the flight of a young heart.
Elliott loves to point out things in the sky. The moon! Airplanes! And particularly, birds! I can’t get over his zest for the sky. It’s vast blueness, open up to a universe of untold stories and starry-skied magic. A young person’s mind occupied by curiosity, soaking up sights and allowing their heart to take flight.
I admire this quality in both my kids. Finding wonder in the smallest things. Bits of crayon, sticks, bugs, fallen leaves. The smallest speck of a leaf on the sidewalk can hold great interest for them. An impossible amount of atoms forming plant tissue; oxygen, hydrogen. Hundreds, thousands of microorganisms flurrying about on this speck, planning their own short-lived lives on their tiny, perceived universe. A bit of crunched leaves in the clutches of a chubby little fist, sticky with juice, is pretty insignificant in the scheme of things. Or at least, they seem insignificant. But in the eyes of a young heart, fallen leaves have a story to tell. They grew from a tiny seed, into a beautiful tree, and took flight… on the winds of the vast sky, settling down on a sidewalk. In their resting place they wait, wait to be found by a young, curious heart to greet them with warmth and anticipation before they are crumbled into dust and nothingness.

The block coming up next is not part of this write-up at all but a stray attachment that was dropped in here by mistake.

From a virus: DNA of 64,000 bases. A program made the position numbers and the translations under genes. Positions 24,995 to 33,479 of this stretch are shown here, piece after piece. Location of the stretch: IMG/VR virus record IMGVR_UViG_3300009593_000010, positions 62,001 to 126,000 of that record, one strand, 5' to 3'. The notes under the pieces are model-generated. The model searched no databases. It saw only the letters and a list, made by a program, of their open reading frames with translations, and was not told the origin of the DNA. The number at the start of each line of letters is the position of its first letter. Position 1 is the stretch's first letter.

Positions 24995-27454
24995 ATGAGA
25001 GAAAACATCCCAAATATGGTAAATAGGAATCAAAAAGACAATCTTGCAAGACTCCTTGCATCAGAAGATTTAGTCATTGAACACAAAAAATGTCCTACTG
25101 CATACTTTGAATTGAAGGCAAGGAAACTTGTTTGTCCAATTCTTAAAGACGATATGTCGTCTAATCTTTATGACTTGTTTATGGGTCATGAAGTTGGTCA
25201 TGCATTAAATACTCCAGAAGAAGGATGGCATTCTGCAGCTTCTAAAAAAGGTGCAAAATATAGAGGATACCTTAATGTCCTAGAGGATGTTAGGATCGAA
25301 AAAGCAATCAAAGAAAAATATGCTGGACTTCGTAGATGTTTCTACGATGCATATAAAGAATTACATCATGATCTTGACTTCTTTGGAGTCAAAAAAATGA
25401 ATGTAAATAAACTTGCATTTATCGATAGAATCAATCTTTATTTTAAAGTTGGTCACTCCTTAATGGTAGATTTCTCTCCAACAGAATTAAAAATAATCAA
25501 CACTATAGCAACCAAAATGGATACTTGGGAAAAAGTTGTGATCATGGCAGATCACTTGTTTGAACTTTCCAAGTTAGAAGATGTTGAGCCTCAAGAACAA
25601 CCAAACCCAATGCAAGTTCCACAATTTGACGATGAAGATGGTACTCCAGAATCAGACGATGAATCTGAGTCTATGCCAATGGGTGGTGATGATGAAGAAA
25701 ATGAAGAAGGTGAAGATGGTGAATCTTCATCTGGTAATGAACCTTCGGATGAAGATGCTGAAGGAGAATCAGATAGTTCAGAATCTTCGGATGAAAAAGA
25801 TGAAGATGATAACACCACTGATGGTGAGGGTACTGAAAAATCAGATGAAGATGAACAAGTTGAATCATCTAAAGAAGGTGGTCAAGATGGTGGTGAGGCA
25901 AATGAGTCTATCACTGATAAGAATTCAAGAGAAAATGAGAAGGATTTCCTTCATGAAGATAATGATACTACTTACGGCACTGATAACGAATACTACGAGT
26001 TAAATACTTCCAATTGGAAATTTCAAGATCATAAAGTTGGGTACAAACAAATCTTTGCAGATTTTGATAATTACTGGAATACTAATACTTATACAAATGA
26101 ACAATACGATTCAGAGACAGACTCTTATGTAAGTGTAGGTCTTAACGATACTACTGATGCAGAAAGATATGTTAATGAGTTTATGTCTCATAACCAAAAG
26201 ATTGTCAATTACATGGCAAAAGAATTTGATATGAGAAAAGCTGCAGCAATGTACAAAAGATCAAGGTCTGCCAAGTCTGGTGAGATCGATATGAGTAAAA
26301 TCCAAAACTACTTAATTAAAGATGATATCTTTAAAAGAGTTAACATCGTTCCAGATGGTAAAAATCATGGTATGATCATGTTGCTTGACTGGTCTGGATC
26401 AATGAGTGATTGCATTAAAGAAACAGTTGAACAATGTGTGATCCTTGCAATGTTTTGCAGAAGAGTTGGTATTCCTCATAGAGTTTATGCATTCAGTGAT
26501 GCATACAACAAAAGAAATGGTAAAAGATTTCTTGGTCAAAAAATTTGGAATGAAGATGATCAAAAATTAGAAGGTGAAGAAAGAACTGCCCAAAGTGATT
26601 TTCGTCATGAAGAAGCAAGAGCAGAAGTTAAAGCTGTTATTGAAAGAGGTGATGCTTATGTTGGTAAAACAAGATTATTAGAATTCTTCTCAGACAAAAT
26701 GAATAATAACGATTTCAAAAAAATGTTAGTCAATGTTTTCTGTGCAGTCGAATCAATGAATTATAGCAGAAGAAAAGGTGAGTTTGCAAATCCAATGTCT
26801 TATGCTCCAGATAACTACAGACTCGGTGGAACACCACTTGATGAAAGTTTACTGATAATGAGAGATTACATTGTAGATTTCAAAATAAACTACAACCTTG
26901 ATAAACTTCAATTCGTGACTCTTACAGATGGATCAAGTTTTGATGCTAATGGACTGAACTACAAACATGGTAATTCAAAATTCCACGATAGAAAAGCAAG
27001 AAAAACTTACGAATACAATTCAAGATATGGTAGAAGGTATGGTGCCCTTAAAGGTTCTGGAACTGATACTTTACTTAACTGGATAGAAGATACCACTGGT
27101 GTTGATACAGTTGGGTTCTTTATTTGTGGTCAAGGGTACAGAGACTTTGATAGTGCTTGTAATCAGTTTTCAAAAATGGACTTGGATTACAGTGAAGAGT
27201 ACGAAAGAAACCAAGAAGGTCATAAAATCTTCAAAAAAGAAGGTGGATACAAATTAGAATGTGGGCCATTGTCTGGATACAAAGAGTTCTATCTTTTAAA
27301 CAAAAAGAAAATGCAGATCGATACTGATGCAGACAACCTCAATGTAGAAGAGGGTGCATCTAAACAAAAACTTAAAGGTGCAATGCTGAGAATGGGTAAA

I know. This probably sounds a bit loopy. And maybe like it’s coming from a place that is uneducated about science (it is). But let’s be real. There are times that I look up into that starry sky and can’t help but feel like I am too living in a speck on someone else’s sidewalk. To be a bird, soaring across the sky by the deliberate use of muscle and bone. To be an airplane, looking down on the earth so far below and carrying several delicate lives just as thrilled with the views. To be the moon, bringing light to the sky and hope to thousands of tear-stained pillow cases. To be a leaf… floating on the wind with a carefree spirit and nowhere in particular to go. We may be small in the scheme of things, but we are all big in purpose and even bigger in heart.
I get it. I get what my kids see. Not just a vastness, but instead, a whole world unexplored. A whole lifetime ahead to realize their potential, and what they want from it. A great big sky, just big enough to jump from the sidewalk… and take flight.